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在线翻译:
szdaily -> World Economy
US taxpayers rush to claim deductions
    2017-December-19  08:53    Shenzhen Daily

FINANCIAL advisers and accountants are working overtime as many U.S. taxpayers scramble to pay the rest of their 2017 taxes before Jan. 1, when the proposed Republican tax overhaul would sharply cut the amount they can deduct on federal tax bills.

The tax legislation, which top U.S. Republicans said Sunday they expected Congress to pass this week, caps the amount of state, local and property taxes individuals can deduct from their federal tax bills at US$10,000.

The average American who itemized his or her tax bill in 2015 claimed more than US$27,000 in deductions. While taxpayers have until Jan. 15 to pay the final installment of their 2017 taxes, Tom Holly of the accounting firm PwC said he received dozens of calls over the weekend from concerned clients eager to pay sooner.

“It’s going to be a very busy holiday season for advisers,” said Holly, who heads the firm’s wealth and asset management division.

Lisa Featherngill, managing director of wealth planning at Wells Fargo’s Abbot Downing, said she was skipping a family trip to the Valero Alamo Bowl football game in Texas on Dec. 28 in order to work.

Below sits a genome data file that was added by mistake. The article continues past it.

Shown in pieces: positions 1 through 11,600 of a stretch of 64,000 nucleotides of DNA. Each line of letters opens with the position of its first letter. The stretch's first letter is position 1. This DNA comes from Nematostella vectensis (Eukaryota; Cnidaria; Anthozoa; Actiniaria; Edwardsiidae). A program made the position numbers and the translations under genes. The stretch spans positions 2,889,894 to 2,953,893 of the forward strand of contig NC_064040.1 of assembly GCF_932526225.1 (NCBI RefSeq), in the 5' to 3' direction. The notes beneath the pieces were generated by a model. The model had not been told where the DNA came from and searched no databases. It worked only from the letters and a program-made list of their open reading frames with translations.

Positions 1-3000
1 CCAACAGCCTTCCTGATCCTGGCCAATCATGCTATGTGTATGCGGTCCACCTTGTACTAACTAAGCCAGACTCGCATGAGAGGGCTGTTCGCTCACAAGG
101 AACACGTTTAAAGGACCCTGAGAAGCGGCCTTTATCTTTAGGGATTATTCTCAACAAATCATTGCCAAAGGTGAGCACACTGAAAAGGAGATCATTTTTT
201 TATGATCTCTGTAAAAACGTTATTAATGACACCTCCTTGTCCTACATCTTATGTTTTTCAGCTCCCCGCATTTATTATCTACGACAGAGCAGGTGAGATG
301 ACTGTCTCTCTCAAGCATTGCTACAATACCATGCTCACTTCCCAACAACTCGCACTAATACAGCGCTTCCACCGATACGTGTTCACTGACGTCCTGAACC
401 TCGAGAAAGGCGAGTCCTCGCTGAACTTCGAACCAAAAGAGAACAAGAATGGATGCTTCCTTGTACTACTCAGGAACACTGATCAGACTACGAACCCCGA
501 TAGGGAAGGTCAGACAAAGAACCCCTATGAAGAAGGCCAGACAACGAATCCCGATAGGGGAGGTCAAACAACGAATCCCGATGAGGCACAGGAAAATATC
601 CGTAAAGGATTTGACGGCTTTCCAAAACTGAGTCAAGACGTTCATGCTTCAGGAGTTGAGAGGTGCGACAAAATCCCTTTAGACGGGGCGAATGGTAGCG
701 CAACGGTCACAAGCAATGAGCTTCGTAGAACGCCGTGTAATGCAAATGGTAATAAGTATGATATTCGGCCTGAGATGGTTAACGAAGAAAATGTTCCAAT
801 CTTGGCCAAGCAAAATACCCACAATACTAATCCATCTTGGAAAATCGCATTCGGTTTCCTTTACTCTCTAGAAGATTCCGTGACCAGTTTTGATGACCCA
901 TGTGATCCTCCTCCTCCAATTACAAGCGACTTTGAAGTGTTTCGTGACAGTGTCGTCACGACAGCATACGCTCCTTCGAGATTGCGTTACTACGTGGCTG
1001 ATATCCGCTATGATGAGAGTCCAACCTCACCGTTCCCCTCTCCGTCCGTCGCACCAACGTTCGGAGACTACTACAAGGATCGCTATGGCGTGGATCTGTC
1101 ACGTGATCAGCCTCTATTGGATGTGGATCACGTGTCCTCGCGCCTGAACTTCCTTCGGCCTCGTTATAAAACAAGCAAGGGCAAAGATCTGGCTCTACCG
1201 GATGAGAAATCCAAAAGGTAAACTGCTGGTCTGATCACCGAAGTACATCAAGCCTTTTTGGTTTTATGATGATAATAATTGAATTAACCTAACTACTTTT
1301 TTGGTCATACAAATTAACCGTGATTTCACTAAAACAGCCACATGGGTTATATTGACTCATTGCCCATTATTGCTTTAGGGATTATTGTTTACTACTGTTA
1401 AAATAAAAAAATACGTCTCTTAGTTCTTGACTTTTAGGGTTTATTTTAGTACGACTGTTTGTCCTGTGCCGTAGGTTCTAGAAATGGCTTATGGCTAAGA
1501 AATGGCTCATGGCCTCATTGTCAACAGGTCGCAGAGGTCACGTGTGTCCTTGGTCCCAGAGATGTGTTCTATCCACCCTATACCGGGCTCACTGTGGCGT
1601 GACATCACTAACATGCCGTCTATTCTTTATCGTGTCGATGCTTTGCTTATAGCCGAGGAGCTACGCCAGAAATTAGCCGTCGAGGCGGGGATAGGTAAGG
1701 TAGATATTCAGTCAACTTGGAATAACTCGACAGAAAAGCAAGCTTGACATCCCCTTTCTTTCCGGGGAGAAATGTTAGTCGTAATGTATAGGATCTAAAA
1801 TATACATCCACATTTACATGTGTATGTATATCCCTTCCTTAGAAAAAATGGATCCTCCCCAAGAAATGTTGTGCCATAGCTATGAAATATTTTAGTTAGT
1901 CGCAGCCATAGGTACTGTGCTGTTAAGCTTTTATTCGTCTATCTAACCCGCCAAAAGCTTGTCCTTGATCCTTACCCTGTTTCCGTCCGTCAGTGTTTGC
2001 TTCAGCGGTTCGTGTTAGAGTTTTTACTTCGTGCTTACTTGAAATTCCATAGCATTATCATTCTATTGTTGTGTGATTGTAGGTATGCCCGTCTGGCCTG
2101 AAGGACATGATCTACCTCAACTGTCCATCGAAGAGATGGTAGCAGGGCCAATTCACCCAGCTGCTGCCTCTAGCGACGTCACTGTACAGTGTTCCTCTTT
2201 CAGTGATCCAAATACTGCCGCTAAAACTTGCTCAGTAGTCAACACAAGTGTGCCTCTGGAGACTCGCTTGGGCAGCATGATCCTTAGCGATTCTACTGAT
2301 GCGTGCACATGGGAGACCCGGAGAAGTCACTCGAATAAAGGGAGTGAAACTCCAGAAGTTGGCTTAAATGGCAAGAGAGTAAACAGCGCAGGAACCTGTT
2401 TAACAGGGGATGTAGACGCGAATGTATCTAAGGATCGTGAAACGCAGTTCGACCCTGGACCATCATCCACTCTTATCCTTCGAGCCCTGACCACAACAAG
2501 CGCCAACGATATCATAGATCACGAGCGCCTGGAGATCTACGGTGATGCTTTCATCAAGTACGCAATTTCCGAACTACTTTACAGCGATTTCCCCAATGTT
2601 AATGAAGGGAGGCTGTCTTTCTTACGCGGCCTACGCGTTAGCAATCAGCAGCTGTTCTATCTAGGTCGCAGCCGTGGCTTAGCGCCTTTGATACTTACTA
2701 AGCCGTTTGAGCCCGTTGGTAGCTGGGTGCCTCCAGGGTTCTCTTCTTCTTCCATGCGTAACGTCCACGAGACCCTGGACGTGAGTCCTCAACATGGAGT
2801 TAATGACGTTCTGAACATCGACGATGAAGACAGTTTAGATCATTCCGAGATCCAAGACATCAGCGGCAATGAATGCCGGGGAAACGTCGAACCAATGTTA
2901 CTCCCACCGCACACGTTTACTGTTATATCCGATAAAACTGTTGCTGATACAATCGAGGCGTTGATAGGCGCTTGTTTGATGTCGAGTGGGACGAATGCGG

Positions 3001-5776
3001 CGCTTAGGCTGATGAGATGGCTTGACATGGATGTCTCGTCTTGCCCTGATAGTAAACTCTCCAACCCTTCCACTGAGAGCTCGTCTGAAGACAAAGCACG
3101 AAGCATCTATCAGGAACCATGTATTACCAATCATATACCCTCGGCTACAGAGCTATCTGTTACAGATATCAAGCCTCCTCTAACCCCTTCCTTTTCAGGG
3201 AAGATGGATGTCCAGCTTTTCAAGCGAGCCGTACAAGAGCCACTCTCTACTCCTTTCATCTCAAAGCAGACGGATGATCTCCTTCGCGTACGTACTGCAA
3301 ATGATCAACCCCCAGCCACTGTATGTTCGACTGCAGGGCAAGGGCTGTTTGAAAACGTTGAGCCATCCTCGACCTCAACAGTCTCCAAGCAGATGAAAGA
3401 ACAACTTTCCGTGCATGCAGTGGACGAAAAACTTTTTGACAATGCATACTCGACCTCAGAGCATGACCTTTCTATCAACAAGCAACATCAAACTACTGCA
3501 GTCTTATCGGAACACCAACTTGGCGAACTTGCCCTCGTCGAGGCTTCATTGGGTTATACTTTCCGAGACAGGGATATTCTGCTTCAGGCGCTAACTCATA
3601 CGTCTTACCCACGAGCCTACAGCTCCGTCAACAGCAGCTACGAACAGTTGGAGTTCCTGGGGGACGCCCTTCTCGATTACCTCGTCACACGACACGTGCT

Featherngill said wealthy clients and their accountants were not just trying to figure out if it makes sense to estimate and pay the rest of their 2017 itemized taxes this year, but also working to see if they should itemize at all.

Some taxpayers, particularly those in high-tax states who have income above US$100,000, may end up paying the alternative minimum tax, which limits the deductions a person can take against his or her federal income tax.

“People really have to run the numbers because ... if they are subject to alternative minimum tax, some of those taxes wouldn’t be deductible anyway,” said Featherngill. (SD-Agencies)

 

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